The Fordham Symposium on Language in Liturgy

Letting Us Pray: A Symposium on Language in Liturgy
Letting Us Pray: A Symposium on Language in Liturgy. Left to Right at Front: Judith Kubicki, Julia Upton, Joel M. Hoffman, Matthew Ernest, and Thomas Scirghi.

Photo by David Joshua Ford.

I had the privilege and treat yesterday to take part in “Letting Us Pray: A Symposium on Language in Liturgy,” at Fordham University. With me were Julia Upton, Ph.D., R.S.M, who gave the keynote to which I responded, and two other respondents: Thomas Scirghi, Ph.D., S.J., and Rev. Matthew Ernest, S.T.D. The symposium was prompted by the new Roman Missal, and the discussion was loosely focused around that.

I found two issues particularly interesting. First, Dr. Upton spoke about her desire for a connection between liturgy and social action. And secondly, a notion that was downplayed in the original guidelines for the Missal came up repeatedly: a “sacral vernacular” for translation, which, as I understand it, is the goal that the translation should be recognizable as English, but also uniquely recognizable as liturgy. (There’s much more here.)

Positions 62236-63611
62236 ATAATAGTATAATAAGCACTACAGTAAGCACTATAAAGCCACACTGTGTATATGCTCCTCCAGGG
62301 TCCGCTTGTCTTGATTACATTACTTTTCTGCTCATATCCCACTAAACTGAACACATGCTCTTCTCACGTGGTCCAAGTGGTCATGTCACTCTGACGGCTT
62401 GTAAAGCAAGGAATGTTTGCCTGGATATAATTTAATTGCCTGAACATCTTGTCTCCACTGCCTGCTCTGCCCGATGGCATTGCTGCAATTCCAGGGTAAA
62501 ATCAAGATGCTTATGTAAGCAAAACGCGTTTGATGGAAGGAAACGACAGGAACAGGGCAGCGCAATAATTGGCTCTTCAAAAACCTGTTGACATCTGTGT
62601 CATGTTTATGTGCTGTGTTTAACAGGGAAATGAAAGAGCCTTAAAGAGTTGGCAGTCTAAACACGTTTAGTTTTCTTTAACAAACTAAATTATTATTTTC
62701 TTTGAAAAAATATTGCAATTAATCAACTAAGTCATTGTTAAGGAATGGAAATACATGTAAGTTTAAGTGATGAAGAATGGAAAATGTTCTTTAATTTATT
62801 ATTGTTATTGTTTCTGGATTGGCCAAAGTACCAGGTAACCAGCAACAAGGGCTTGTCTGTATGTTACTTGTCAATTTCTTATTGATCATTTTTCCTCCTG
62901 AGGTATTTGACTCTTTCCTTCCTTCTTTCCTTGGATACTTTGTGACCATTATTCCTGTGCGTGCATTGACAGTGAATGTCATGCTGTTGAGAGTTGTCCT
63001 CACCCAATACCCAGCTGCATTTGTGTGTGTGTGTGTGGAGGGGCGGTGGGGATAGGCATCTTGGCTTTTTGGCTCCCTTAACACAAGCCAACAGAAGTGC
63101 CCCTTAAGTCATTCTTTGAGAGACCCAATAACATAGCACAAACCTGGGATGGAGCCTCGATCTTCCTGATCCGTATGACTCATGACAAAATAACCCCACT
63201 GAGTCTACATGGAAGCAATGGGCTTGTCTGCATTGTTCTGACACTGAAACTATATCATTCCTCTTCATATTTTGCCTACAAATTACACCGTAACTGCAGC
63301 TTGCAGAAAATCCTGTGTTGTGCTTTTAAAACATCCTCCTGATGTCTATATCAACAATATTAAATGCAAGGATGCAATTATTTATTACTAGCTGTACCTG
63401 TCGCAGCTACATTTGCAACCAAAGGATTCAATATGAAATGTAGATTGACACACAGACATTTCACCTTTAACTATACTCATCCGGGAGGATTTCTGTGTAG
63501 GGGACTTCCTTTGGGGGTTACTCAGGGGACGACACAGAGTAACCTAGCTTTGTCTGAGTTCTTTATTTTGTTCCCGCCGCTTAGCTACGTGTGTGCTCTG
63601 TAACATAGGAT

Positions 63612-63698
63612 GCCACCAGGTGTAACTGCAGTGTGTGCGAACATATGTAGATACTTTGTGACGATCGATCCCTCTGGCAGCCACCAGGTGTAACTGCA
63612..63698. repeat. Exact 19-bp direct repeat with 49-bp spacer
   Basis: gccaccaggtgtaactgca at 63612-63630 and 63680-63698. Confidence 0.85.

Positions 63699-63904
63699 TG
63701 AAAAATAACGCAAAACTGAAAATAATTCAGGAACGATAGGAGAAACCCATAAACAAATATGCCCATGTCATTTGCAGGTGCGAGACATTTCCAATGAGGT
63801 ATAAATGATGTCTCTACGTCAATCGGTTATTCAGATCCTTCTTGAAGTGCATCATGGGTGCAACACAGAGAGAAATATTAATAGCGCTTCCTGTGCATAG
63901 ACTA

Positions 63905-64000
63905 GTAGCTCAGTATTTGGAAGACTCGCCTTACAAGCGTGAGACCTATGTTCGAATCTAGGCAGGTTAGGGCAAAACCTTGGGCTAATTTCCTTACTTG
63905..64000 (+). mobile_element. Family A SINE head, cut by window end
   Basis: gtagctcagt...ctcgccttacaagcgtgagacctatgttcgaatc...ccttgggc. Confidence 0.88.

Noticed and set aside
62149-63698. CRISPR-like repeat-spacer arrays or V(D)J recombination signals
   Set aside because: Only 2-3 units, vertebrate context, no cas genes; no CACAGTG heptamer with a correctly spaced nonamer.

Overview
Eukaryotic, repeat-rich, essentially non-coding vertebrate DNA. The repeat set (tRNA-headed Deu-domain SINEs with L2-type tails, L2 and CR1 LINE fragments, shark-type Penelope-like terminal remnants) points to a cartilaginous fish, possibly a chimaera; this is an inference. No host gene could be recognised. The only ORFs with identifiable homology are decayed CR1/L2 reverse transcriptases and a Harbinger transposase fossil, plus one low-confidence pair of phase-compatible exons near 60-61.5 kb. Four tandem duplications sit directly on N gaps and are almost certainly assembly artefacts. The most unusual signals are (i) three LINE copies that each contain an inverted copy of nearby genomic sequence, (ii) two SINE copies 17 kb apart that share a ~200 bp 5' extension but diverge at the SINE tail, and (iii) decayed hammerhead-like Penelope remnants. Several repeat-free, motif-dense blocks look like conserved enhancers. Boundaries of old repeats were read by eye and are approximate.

It was a particularly interesting and enjoyable way to spend an afternoon.


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  1. By A Culture of Convolution « God Didn't Say That on April 18, 2012 at 11:44 am

    […] 2: I just participated in a symposium about the Missal at Fordham University ("Letting Us Pray: A Symposium on Language in […]

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